Covid situation led to the government introducing further restrictions
and that re-opening is now on hold.
VMCC asked us to spend three or four hours every Thursday morning
to get the 800 or so display bikes sparkling clean again. I believe the
regular museum cleaners had been either laid off or furloughed, hence
the call for VMCC to come to the rescue. The Birmingham branch are
lucky enough to have use of the museum as their club house, so they have a vested interest in its continued success.
Not wanting to miss such a unique opportunity, I joined a small band of a dozen or so fellow enthusiasts, and armed with tubes of Solvol, bike polish and cloths we set about our task. It took us eight weeks to go through the five display halls as well as all the bikes in the reception area. I was lucky and
managed to clean the Nortons, as well as rarities like the Brough
Superior, Buccaneer and Silk 700. It was a real treat to get up close
to so many iconic bikes as opposed to seeing them behind a barrier.
Following the cancellation of the re-opening, we were asked back to
the museum today (29 October) to dust down all the bikes so that
our earlier hard work would not be wasted. With the hard graft
already having been done back in the summer, the dusting process
was much quicker and we got through two display halls today.
The plan is to go back every month to keep on top of the bikes in readiness for whenever the museum can open up again.
I thought you might enjoy seeing some of the Nortons from a slightly different viewpoint than you would if visiting the museum. I have kept the pics as large as possible so you can see the details. (see Slideshow at end)
This Nemesis took me the best part of an hour to clean with the huge amount of alloy making up the chassis, swinging arm and front fork! Despite claims by some when it was released that it is a wooden mock-up, there really is a tiny V8 engine hidden under that fairing. A pity it never saw the light of day - or not really a Norton?
And on the subject of bikes not really being what they are, here is one of the infamous Triumph TR6’s badged as a BSA. Meriden workers assembling the bikes as part of a special order in 1972 downed tools when they saw the petrol tanks!
Click on the arrow > on the right of the logo to see all the pictures
If you are interested in an update of our Accounts for 2020 from the Treasurer
Click Here and make a request
Good new is that we are still solvent
Approx 10 Mins
In 1974, as a youth of 17, I bought a green Honda CB250 G5 from the shop of racer Derek Chatterton. It was the bees’ knees for a (short) while, before I moved on to bigger better bikes.
In 2010, I saw two semi derelict G5s for sale on eBay and bought both for the grand total of £160.
This video is of one of the preliminary trial rides, not bad only broke down twice! I soon remembered just how good these old Hondas are and promptly sold them for a small profit on eBay and quickly spent the proceeds on an early Fireblade, much more satisfactory.
Sorry about the video quality but technology has come on in leaps and bounds in the last 10 years.
Approx 2:30 Mins
An early excursion to Cadwell Park for a track day. Bike is a 59 Viper (350cc) which I have owned since 1974. A little slow for track use having to change down to third to go up the hill at Coppice, good fun all the same.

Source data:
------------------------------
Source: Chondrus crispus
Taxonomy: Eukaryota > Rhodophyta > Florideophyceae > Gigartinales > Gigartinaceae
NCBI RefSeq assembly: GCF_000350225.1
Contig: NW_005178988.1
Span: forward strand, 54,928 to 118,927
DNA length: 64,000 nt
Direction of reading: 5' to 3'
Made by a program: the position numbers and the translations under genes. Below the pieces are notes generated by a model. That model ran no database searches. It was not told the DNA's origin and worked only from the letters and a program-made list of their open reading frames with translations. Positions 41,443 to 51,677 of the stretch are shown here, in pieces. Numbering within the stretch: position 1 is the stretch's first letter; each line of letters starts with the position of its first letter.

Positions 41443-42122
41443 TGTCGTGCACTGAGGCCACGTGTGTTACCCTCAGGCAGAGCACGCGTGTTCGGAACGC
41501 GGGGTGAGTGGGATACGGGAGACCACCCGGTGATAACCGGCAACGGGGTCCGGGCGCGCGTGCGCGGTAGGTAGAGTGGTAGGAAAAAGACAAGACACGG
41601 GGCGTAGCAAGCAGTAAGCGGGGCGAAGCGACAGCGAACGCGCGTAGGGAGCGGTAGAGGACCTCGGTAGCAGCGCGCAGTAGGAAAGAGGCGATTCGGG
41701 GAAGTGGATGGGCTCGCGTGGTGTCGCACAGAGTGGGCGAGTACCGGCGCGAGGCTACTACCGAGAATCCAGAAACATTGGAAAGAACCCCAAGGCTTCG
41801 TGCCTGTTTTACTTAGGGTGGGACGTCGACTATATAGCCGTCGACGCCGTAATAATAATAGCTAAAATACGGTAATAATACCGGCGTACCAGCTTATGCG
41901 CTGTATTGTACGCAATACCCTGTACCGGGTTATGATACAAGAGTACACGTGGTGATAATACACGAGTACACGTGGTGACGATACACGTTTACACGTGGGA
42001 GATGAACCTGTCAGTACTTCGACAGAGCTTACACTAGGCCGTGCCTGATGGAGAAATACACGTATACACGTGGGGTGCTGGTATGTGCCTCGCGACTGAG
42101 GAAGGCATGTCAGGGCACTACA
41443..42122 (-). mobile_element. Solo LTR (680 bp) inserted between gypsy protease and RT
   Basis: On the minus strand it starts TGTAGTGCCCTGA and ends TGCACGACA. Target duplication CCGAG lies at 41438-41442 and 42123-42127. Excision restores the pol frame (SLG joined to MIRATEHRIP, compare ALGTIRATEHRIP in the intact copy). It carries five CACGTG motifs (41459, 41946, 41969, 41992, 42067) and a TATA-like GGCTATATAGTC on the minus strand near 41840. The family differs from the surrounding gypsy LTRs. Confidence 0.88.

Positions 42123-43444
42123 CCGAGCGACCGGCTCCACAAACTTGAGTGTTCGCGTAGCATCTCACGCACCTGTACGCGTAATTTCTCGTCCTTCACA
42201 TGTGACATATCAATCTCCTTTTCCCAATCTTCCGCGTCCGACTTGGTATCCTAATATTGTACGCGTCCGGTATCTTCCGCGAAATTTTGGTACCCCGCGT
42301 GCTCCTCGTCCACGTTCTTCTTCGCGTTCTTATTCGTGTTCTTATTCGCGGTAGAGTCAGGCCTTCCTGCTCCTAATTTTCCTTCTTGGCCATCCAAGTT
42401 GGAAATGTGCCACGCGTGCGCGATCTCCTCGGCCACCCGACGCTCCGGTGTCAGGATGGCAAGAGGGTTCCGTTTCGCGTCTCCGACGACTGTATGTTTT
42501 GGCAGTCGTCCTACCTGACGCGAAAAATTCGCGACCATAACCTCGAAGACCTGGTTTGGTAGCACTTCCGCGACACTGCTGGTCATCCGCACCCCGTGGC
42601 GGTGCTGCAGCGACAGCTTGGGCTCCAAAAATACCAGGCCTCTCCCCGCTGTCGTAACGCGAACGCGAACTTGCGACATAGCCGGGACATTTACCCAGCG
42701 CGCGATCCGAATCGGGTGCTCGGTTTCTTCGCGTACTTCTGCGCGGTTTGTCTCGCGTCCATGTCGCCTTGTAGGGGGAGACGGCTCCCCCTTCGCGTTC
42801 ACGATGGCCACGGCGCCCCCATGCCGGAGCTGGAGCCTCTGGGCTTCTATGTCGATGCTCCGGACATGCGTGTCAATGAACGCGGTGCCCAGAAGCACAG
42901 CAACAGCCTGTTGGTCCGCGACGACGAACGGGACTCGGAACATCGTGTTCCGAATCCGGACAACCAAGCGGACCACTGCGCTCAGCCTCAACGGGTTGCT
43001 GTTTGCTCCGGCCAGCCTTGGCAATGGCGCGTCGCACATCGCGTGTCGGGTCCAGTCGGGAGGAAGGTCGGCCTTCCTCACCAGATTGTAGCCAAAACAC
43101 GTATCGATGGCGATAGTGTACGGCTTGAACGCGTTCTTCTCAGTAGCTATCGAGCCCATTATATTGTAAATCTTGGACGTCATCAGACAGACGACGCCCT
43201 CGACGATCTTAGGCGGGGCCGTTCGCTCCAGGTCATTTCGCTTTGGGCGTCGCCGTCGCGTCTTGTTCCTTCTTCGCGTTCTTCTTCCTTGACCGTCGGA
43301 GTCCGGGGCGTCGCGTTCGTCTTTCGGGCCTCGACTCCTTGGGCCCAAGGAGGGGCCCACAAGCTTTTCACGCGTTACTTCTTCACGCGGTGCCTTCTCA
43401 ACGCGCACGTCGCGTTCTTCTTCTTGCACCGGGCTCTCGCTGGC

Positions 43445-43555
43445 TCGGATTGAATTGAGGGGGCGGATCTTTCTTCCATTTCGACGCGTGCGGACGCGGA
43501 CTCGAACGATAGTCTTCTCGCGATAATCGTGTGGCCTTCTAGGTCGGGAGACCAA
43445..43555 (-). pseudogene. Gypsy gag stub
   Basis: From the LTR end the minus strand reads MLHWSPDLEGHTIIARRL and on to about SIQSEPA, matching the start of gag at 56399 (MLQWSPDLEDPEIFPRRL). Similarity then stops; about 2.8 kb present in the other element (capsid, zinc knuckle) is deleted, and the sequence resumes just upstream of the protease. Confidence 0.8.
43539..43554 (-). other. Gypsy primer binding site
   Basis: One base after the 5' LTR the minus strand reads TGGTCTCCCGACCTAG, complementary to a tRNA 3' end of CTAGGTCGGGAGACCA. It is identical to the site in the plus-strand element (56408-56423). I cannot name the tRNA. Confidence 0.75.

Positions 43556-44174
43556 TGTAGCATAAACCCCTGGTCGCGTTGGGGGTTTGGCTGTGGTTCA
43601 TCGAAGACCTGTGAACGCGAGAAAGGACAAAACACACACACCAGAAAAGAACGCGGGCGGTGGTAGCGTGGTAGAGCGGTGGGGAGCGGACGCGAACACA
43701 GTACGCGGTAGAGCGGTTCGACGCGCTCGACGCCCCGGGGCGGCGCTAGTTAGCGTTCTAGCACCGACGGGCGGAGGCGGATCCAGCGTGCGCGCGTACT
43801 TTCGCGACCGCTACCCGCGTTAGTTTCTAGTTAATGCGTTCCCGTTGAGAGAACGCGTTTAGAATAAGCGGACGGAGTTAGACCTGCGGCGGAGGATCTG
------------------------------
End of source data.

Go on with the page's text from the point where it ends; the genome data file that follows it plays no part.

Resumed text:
Same excuse for video quality as before.
Approx 10 Mins
A year on and we are back at Cadwell and on slightly (!) more suitable bikes.
Video quality still not great, but getting better.
Santa Pod and Whilton Mill
Approx 7 mins
Strange bedfellows, but the video quality is much better.
Top Fuel Dragsters are LOUD
The Guy brought 3 Karts to Whilton Mill which cost 6 of us about £200 a head for the day, all in. Great value, great fun, BUT at the end of the day nobody had the strength or will to drive any more…brutal.
As an explanation, stick on beards are a bit of a tradition.
Bumpy & Museum Ride a Bike Day
Approx 12 Mins
Bumpy have a 9 acre site in Batley near Wakefield. We went for a Trial Riders lesson, none of us having done so before, as you can see we managed to capture a couple of tumbles, but not nearly all of them.
If you fancy having a go they can be contacted at http://www.bumpy.org.uk/
Open to ‘Friends of the Museum’ 2 or 3 times a year James Hewing and his staff get 10 or so Bikes out and let us ride them round the car park. To join see https://www.nationalmotorcyclemuseum.co.uk
Approx 7 Mins
Twice a year, VMCC Head office arranges a training day at Curborough Sprint circuit near Lichfield. Members bring their, mostly, pre war machines, for those signed up on the day to ride under safe, closed road conditions. It’s not often you get to ride a Brough, Vincent, Velocette, Scott etc in quick succession. This Video is from September 2016 and we did not let the rain spoil a good day, or the bacon butties.
Alan Fox Coach lining.
I’m sure you’ve all seen the November 2020 VMCC Magazine (page 18) extolling the virtues and explaining how Alan Fox carries out his tank and wheel coach lining service.
Unfortunately it does not say how or where you can contact him!
For anyone working on their bikes over lockdown and winter who has the need for some coach lining on petrol tanks, oil tanks, mudguards, wheels etc. Alan Fox is the man.
He lives in Shirley, not far from our Chairman Geoff and his contact number is 07853 831594.
As can be seen from the article, his work is pretty damn good, so if you need any lining doing give him a call to discuss.